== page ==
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# Instruction level game situation, such as cloth.

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Hi guys,

I'm currently writing an answer to a research question I've been set, However I've got to this particular question and I'm stumped!

'Take an example from a typical game situation, such as cloth simulation, and consider the application at instruction level using scalar assembler and vector assembler. Outline the benefits and limitations to the use of super-scalar assembler instructions.'

I myself am not very confident with assembler and as soon as this is posted I will be researching more into it however I was just wondering if anyone has any good resources I can read to better my knowledge, and perhaps save me time looking in the wrong places.

Even any possible answers to this, would be really beneficial.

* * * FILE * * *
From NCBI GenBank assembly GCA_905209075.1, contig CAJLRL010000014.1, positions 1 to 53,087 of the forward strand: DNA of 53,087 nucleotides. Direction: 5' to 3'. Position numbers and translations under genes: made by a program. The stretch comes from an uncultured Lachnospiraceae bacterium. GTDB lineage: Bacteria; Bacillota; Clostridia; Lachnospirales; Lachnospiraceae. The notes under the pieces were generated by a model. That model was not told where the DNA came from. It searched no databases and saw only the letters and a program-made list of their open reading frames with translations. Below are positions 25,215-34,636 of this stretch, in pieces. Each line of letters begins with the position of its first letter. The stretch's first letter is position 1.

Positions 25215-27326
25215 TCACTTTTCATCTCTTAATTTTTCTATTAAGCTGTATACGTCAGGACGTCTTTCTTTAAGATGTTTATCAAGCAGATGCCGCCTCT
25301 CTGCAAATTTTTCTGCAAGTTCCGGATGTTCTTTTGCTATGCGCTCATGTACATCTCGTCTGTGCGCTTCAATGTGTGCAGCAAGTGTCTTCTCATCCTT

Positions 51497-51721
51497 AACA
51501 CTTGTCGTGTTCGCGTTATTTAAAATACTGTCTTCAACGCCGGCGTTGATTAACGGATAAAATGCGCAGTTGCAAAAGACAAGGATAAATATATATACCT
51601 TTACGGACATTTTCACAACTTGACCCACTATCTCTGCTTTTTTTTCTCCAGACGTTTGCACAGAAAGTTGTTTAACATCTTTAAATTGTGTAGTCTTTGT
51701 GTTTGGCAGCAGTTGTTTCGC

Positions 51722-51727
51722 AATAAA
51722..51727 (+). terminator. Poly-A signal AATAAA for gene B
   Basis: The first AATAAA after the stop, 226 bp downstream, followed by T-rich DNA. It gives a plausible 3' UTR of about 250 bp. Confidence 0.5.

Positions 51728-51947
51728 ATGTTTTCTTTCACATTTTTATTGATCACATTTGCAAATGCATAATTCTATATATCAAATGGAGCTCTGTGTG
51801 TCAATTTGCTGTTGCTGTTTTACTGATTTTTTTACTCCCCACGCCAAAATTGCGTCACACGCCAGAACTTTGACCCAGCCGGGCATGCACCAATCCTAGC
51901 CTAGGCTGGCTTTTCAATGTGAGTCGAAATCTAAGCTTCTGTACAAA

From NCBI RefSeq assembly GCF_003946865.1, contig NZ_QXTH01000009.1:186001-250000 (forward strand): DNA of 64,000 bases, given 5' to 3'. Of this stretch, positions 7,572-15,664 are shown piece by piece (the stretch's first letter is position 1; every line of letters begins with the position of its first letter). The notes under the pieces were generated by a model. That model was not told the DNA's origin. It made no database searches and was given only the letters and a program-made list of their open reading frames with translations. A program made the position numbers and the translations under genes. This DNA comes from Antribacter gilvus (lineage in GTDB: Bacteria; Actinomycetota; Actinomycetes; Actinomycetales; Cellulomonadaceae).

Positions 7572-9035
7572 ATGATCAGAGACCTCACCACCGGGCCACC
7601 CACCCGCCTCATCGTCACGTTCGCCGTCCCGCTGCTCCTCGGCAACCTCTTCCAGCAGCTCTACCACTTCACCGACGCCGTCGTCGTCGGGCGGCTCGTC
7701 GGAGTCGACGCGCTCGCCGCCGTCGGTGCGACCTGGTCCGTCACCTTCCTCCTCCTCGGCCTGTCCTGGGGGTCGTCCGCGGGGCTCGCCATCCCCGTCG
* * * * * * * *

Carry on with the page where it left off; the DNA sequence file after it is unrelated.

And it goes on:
Bullet point answers are fine, I can take that and research it further in order put create my essay.

Thanks.

:)

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How in-depth is this supposed to be? Are you expected to use an hour, a day, or a week on this? And how well are you expected to know assembler at this point?

Anyway, I don't know much assembler either, but to answer this on a superficial level you don't really need to.
- look at the relevant algorithm/situation (you mention cloth simulation, but if you have a choice, take a simpler particle system instead)
- on paper, roughly break it down to individual operations (multiplies, adds, ...)
- take some super-scalar instruction and figure out which steps you could replace with it
- look at the specs of some common core with that instruction; you want to know how many simple operations and how many of the new instructions it can carry out
- based on that, and your on-paper-optimized version of the algorithm, you can estimate the speedup Edited by Stroppy Katamari

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The question seems to be asking, "what's a practical application of SIMD?"

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